High Desert History: Southeastern Oregon

Settling Up the Country

Americans Return to the Oregon Country

American farming families first began to stream west over the Oregon Trail to the green Willamette Valley in the early 1840s. They followed a well-established route along the Snake River, over the Blue Mountains, and down the Columbia. In 1843, U.S. Army officer John Charles Frémont set off from the Columbia River to explore the area south of the trail. In many instances, Frémont followed the same route first used by Peter Skene Ogden over a decade before.

Frémont’s expedition, riding through a bitter December snowstorm, found and named northern Lake County’s Winter Rim and Summer Lake, and he named Abert Lake for an army superior in Washington, D.C. Frémont was the first person non-Indian to comprehend fully the internal drainage character of the huge area that he explored from 1843 to 1845, a place he named the Great Basin.

Hoping to avoid the difficult Blue Mountains crossing in 1845, a wagon train of Oregon-bound settlers followed their guide, retired trapper Stephen Meek, in search of an easier cut off, up the rugged Malheur River drainage, into the wide Harney Valley, and northwest through the High Desert country. It was a landscape that Meek did not recognize. Without water or feed for the emigrants’ stock, the disgraced guide climbed a butte in desperation and saw the willows of Buck Creek, off in the distance to the north. The trip ended a near disaster, with a number deaths from disease, dehydration, and starvation. In mid October, the survivors limped into The Dalles, on the Columbia River.

The following year—the year that Oregon became U.S. territory—a group of Willamette Valley settlers marked out a new southern alternative to the main Oregon Trail. The Southern Emigrant Road (also known as the Applegate Trail) followed Nevada’s Humboldt River valley, passing well south of southeastern Oregon before it turned north into Oregon to cross the Klamath River. After the Meek’s Cut-off debacle of 1845, almost another decade would pass before the next wagon train crossed the Great Sandy Plains of southeastern Oregon.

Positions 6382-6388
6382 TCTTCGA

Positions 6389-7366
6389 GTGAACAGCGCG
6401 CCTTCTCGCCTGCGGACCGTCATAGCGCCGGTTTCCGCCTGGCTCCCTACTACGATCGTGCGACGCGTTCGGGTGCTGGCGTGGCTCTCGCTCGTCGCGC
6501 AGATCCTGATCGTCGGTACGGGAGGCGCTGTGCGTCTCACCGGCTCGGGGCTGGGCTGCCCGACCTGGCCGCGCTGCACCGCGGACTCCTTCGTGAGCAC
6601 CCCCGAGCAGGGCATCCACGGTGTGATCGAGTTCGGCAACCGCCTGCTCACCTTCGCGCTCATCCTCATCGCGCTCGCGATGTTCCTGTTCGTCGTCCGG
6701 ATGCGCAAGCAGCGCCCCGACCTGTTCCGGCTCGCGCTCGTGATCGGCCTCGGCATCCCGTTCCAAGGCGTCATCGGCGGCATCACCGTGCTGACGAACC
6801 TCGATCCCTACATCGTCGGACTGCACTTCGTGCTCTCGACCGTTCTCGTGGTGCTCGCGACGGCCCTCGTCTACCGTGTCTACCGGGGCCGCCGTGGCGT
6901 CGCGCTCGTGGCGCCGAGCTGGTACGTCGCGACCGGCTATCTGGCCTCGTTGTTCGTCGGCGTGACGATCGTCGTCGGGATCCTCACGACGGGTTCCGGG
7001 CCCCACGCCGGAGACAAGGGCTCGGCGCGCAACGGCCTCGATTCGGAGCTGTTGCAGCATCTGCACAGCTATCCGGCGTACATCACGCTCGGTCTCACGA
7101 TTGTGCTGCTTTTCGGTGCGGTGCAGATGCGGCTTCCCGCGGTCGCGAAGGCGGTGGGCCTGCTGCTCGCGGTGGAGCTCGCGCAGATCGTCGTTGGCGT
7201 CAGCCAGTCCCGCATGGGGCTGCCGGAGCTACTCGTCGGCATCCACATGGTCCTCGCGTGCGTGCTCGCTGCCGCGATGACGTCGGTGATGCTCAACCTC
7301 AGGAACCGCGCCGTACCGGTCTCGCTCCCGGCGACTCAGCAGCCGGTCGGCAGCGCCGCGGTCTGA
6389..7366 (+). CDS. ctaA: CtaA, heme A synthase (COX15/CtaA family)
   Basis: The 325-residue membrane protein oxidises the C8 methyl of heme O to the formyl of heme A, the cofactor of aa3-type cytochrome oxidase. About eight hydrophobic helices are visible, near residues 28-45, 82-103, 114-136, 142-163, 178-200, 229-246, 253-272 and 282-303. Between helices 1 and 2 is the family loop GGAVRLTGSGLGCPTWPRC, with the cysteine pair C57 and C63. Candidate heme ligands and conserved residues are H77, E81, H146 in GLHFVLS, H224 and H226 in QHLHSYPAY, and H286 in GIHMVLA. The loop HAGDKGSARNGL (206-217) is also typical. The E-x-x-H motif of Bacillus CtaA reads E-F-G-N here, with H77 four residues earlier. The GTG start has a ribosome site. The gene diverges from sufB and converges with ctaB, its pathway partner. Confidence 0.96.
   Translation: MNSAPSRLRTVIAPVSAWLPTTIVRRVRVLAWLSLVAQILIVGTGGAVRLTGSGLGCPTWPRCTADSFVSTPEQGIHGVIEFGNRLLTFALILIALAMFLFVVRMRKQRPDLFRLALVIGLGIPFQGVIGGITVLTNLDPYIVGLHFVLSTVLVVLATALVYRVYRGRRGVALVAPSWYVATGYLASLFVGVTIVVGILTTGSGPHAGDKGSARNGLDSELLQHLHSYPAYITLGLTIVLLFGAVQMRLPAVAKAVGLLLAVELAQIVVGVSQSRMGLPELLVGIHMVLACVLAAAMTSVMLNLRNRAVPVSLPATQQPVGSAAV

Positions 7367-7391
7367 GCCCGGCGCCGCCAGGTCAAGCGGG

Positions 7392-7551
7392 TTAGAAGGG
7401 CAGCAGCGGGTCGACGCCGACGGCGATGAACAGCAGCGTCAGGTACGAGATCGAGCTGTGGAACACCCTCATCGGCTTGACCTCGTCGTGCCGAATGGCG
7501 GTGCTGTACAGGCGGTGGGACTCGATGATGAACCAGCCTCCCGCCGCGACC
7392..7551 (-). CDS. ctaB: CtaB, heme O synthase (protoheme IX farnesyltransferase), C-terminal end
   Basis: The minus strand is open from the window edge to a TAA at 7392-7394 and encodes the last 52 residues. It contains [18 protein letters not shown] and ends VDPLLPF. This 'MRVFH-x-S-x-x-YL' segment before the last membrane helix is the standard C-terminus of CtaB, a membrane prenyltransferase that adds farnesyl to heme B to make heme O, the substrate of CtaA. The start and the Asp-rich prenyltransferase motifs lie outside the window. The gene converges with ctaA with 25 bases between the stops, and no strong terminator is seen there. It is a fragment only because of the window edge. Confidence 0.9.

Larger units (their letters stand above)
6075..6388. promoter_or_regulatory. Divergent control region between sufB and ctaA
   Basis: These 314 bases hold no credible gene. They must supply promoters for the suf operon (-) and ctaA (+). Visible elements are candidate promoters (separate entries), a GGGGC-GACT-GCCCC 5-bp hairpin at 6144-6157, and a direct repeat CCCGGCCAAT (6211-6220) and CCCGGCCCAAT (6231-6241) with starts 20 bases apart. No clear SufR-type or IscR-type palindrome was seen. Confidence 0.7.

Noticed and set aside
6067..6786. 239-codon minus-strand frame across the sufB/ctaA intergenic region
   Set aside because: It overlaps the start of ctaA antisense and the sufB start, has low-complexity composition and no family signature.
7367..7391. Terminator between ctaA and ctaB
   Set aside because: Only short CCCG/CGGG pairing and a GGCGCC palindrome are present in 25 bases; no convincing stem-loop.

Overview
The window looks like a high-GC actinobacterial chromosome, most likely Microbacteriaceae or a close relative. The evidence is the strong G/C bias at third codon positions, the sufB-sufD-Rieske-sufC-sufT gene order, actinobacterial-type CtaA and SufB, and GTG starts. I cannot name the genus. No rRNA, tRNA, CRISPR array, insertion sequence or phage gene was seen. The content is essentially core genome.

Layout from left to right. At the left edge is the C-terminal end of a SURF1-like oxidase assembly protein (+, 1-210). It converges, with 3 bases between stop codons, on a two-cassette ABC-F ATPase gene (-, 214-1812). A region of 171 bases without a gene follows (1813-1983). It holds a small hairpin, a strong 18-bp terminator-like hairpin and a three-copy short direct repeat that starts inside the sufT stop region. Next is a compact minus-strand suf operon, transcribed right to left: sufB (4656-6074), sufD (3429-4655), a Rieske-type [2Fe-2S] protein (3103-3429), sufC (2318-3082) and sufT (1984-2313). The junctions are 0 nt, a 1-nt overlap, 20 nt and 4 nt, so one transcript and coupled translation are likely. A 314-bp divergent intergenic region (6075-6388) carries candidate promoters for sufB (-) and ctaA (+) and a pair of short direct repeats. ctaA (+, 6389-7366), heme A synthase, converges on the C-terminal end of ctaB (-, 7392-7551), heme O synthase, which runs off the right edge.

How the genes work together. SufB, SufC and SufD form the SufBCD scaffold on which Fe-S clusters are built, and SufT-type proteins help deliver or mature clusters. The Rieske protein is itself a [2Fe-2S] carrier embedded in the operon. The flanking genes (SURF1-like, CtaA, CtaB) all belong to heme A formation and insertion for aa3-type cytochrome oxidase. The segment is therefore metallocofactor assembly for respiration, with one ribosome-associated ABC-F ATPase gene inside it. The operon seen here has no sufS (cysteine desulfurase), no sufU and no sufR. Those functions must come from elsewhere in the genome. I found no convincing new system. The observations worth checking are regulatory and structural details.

Elsewhere in Oregon, development was occurring at an astonishing pace in the mid nineteenth century. Portland, founded in 1845 near the confluence of the Willamette with the Columbia Rivers, had grown into a booming metropolis by 1870. Steamboats plied the Columbia far upstream from the city during the 1860s, and by the end of the decade Portland investors had begun to build a railroad south through the Willamette Valley toward California.

In Southeastern Oregon, the so-called Lost Wagon Train of 1853, led by Oregon settler Elijah Elliott, left the Snake River followed the route of the unfortunate 1845 Meek party for part of the way. In the Harney Valley, Paiute villagers closely guarded their food caches from the hungry emigrants. After a long struggle, Elliott’s wagon train finally made its way through the desert and over the Cascade Range through Willamette Pass into the gentle valley near Eugene. The travelers established a lightly used route for wagons across the High Desert, known as the Free Emigrant Road, much of which is followed today by U.S. Highway 20 in Malheur, Harney, and southeastern Deschutes Counties.

Those years saw increasing conflict between Natives and whites in the region, including Indian raids on wagon trains--such as the so-called Clark Massacre in 1851, in which two emigrants were killed--and emigrants’ attacks on small parties of Indians. As a consequence, relatively few emigrants chose this path to the Willamette Valley during the 1850s. Elsewhere, whites subjugated Native people and forced them onto reservations. The Northern Paiute of southeastern Oregon would soon face the same situation.

From the late 1840s into the early 1860s, small companies of U.S. Army soldiers explored the High Desert. The name of Warner Valley, for example, commemorates an officer killed nearby in 1849;  Harney Lake, named in 1859, honored Gen. William S. Harney; and an 1860 military expedition renamed John Work’s Snow Mountain for Maj. Enoch Steen. The successive discoveries of gold during the early 1860s, however, particularly in southern Idaho’s Boise Basin and  northeastern Oregon’s Blue Mountains, brought streams of would-be miners from California and western Oregon to the High Desert. Some of them fired on any Indians who came within range of their guns, and the army soon returned to the region with orders to subdue the Northern Paiute once and for all.